Address

New Jersey, USA

Follow

©2017 by DNA Ghost. Proudly created with Wix.com

Archive

Please reload

Tags

Please reload

Be careful of the poly-G sequence from NextSeq run

January 23, 2018

 

We may occasionally find unexpected amount of poly-G reads in raw data generated from NextSeq. See FASTQC figure below as a typical example. 

 

In the figure of k-mer content, all kinds of G-enriched k-mer peeks almost throughout the reads. The poly-G probably also shows up in the overrepresented sequences table. 

 

 

What causes poly-G?

As shown in left figure below, HiSeq and MiSeq use four color method during the basecalling. Each color represents one base type. Once all 4 imaging cycles are completed, the base is determined based on the emission wavelengths of the dyes in each filter channels.

 

Unlike HiSeq and MiSeq, NextSeq and NovaSeq switch to two color method. A+C filter channel and T + C filter channel replace the traditional four channel system. In the two channel system, "A" is called when both channels emit and "G" is called when no channel emit. This new method effectively reduces imaging cycle from 4 to 2. 

 

 

This detection method switch causes the poly-G problem due to its poor ability to handle low quality basecall. In the four channel system, when emission intensity is weak, ambiguous or even undetectable, the system arbitrarily assigns a likely base with poor base quality. However, the two channel system can't distinguish "G" and "no signal" because both situations result in no channel emission. 

 

 

What causes "no signal"?

  • Enough of the cluster has degraded or stalled that the remaining signal is too weak to make confident call

  • Something physically block the imaging of the flowcell (air bubbles, dirt on the surface etc)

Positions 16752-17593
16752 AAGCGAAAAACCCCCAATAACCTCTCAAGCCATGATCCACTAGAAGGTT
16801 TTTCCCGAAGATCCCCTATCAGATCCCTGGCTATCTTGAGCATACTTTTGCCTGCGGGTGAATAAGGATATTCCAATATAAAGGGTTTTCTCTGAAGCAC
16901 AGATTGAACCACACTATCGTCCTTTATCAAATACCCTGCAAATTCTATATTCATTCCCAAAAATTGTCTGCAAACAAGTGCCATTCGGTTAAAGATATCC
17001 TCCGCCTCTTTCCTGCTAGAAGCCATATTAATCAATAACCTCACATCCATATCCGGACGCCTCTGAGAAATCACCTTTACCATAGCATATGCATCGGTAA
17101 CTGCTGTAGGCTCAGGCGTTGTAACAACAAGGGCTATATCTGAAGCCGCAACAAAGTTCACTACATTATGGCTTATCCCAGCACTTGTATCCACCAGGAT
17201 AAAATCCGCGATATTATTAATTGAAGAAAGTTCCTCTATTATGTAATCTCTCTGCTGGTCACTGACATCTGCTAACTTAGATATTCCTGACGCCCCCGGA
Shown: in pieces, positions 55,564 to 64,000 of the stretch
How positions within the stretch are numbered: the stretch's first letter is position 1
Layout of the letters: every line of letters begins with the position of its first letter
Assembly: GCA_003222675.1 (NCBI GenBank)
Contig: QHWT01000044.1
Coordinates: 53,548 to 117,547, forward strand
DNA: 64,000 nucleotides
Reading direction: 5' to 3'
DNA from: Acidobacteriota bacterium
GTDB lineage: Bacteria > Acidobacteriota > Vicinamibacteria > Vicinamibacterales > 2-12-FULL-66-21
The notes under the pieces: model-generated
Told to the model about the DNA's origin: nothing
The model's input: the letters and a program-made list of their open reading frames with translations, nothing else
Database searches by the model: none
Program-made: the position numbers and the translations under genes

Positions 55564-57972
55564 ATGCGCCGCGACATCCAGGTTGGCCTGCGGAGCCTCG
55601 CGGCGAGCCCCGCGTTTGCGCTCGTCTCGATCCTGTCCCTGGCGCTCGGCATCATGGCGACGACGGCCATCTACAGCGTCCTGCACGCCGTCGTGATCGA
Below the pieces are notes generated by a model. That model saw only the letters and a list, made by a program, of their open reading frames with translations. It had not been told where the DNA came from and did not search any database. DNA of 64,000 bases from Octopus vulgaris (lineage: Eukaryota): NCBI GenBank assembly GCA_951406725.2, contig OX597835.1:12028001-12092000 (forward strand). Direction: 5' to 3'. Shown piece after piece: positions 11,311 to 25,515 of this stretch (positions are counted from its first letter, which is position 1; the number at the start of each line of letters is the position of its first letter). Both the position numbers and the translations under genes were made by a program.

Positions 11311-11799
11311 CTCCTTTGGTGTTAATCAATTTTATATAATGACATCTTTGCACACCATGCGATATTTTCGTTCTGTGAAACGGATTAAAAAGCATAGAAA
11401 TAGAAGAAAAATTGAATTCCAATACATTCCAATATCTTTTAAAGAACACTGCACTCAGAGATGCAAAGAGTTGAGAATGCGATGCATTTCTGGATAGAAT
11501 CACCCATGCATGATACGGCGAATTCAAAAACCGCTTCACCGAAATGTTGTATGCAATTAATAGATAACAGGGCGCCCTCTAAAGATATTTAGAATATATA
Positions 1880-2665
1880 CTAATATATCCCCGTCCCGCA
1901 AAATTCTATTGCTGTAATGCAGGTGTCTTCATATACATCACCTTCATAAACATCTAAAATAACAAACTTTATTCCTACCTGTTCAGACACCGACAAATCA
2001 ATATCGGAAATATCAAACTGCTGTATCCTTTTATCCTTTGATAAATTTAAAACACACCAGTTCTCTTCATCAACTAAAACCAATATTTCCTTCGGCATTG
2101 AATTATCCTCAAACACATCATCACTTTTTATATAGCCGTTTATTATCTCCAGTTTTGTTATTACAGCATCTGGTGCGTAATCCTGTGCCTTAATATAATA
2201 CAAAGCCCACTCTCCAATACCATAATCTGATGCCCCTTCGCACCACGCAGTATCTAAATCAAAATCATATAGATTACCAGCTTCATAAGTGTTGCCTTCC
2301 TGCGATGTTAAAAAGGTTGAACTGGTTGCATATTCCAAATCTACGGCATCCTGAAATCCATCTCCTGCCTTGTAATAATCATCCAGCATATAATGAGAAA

• In illumina's bridge amplification, the fragment get attached to the flowcell and base synthesis extends from one end. However, some fragments may fail to form bridge and results in poor basecall quality in R2

 

 

Can we guess, out of these possibilities, which one associates with our data?

When enough of the cluster has degraded, your poly-G enriched reads probably come from cluster which is degraded throughout the entire fragment and both filter channels are prone to "no signal". In such case, you probably have little "C" in your poly-G enriched reads (some C migrate to either A or T and some A or T migrate to G).

 

When something physically block the imaging of the flowcell, Per tile sequence quality in the FASTQC probably fail. Please refer THIS POST for more details.

 

If the poly-G reads is caused by poor bridge formation. The poly-G reads are most likely appear in R2.

 

Note that the poly-G problem can't be trimmed using traditional adapter trimming tools. Those tools trace back the reads until the base with good quality and cut it. However, poly-G reads may have poor basecall quality in the middle while pretty good basecall quality in the end of the read, or even prefect basecall quality across entire read. One can filter out poly-G reads by setting "G" percentage threshold. 

 

 

Please reload

Recent Posts

Please reload